The nature of war is that it’s impossible to predict its outcome, and the current military campaign against ISIS is no exception. But some conflicts can have peaceful conclusions — like the Camp David Accords that ended the Israel-Egypt conflict. Author Lawrence Wright argues that we can turn to the diplomacy of Jimmy Carter to learn how to deal with ISIS.
Being forced to take music lessons is something children all over the world are familiar with — and not always pleased with, either. But in India, Ashok Krish has found that these lessons can lead to Internet popularity, if you put those skills to use in the right ways.
As many as 43 college students are missing and feared dead in the southern Mexican city of Iguala. Investigators are trying to piece together what happened, but with both the police and gangs suspected in the kidnappings, many parents don't trust the government's investigation.
We all know about the so-called ‘Great Firewall of China,” the half-joking term for the barrier set up to prevent Western media from being consumed in China. And most of us assume there is a great deal of additional censorship with China itself. But until Gary King of Harvard University found a way to peer directly at the inner workings of Chinese censorship, no one knew exactly how it was done or what the Chinese were most serious about censoring.
An improving economy and declining unemployment mean that Ireland is finding its footing again, and looking to close a controversial loophole that let huge corporations avoid taxes there. But some Irish people think all's fair in love and finance, and want the so-called 'Double Irish' to stay.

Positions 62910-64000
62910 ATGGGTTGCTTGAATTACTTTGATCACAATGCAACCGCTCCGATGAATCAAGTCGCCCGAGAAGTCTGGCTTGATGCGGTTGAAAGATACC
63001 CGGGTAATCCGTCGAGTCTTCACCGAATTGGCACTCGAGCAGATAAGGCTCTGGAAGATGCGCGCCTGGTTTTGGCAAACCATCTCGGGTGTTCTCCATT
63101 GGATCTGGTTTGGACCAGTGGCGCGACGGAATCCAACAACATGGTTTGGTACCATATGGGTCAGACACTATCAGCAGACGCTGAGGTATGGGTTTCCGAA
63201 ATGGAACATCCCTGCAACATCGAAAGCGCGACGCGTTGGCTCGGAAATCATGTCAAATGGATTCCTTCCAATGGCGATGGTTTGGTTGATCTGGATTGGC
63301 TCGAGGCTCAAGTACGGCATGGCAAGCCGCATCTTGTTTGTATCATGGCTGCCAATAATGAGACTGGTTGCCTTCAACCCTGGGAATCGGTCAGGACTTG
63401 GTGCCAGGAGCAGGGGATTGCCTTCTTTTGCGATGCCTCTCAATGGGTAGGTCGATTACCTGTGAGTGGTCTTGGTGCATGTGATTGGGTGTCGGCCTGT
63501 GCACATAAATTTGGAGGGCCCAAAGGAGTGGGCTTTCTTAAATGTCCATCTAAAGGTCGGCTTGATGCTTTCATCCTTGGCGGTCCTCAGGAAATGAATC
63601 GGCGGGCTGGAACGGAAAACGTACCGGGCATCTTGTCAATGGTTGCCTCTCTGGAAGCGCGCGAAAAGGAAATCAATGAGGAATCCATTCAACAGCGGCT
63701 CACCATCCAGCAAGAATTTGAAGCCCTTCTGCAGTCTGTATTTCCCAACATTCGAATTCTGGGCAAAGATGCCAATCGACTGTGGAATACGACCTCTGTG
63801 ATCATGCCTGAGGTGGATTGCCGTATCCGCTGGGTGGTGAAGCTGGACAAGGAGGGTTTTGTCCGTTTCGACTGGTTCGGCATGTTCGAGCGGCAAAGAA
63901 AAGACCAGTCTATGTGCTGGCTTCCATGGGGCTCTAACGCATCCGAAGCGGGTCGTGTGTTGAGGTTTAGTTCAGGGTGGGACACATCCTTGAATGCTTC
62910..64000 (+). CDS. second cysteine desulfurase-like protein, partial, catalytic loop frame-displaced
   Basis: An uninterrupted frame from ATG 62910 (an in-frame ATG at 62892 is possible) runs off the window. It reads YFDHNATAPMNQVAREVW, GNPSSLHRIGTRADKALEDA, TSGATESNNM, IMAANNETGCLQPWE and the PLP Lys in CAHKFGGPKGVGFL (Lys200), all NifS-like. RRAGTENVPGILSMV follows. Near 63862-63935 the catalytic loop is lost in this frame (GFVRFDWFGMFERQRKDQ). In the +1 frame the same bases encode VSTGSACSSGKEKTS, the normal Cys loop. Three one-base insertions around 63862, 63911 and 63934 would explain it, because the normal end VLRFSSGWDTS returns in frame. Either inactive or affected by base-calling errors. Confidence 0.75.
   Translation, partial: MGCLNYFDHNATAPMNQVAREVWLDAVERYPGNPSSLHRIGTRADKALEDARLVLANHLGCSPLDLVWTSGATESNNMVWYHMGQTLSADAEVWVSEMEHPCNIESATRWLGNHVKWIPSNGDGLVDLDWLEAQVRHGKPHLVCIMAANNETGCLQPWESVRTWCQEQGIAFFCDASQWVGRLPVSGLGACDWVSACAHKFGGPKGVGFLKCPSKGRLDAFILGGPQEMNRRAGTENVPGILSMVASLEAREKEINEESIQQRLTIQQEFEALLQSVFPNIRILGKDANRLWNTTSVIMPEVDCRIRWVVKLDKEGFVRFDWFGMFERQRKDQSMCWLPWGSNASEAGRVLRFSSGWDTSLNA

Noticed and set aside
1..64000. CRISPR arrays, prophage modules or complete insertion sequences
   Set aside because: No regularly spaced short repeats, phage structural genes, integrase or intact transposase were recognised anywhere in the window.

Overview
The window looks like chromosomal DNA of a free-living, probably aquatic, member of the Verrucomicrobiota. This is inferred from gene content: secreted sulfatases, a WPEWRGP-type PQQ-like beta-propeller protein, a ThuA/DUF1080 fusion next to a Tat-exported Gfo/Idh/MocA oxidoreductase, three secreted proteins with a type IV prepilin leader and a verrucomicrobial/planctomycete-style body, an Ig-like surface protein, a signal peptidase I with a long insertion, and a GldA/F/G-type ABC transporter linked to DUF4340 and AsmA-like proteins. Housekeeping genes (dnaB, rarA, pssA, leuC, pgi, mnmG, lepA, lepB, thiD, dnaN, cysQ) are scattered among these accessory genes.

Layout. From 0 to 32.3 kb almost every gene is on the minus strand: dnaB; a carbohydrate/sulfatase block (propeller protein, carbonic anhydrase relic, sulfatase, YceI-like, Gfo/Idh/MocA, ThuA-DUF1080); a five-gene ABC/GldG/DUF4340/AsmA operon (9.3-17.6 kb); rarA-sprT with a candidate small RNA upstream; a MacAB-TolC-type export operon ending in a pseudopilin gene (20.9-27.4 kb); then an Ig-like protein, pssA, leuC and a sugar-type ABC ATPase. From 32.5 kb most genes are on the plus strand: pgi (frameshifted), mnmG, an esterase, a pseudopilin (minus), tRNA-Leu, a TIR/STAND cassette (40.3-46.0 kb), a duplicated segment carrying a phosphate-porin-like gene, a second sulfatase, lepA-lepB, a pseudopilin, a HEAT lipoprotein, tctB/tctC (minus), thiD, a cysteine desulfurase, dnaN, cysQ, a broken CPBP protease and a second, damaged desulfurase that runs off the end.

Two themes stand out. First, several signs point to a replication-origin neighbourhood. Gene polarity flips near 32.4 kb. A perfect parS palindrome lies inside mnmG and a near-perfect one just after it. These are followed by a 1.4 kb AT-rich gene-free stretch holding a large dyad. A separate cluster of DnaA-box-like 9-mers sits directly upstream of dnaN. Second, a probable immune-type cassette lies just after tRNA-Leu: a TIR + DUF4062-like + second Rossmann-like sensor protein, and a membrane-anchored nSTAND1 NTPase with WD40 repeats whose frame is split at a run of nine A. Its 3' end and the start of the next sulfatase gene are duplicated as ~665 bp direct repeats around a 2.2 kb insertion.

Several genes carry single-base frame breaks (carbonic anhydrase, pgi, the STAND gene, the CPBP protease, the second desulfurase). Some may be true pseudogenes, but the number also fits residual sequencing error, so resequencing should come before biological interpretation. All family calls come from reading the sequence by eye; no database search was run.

The Man Booker prize for literature in English was awarded to an Aussie author for a novel inspired by his father's experiences as a Prisoner of War of the Japanese, working on the country's World War II era ‘Railroad of Death’ in Thailand and Burma.
Ebola has wormed its way into every facet of life in Sierra Leone, from basic greetings to an overworked medical system. The story of Ebola patient Francis Samuka shows how the country is trying, and often failing, to get a grip on the crisis.
Most consumers want value for their money. When we buy a house or a car, we shop carefully and thoroughly — and there are rules and regulations governing the information a seller must provide to the buyer. But not so for the medical industry. In many cases, hospitals and doctors deliberately keep the true cost of medical procedures a closely-held secret. Can this unfair and outdated system ever be changed?
Now that "Baby Doc" Duvalier has died in his native Haiti, there is talk of giving him a state funeral. But Boby Duval, who was imprisoned by Duvalier in the 1970s, says Baby Doc's history of embezzlement and repression should remain to teach future generations what not to do.
The Nobel Prize for Physics went to three scientists who developed blue LEDs, or light emitting diodes. That may sound a little down-to-earth, but blue LEDs basically make energy-efficient LED lights possible, and they've already delivered huge savings and environmental benefits.
There are plenty of entrepreneurs who have potentially groundbreaking — or at least profitable — ideas. But a new book says there are far fewer with the confidence to simply throw themselves into their projects, even though that may be the key to success.
Moreno Veloso's father, Caetano Veloso, is a beloved musician and political activist in his native Brazil. But Moreno is carving out a space of his own in the music world, and is now out with his first studio album in 13 years.
Italy recently allowed the chronically sick to purchase marijuana for medicinal purposes. But the country's supply has been severely constrained. Now the army is stepping in. Meanwhile, in Canada, the elk supply is anything but constrained and that's a problem. And President Barack Obama may have to ally with Syria's Bashar al-Assad.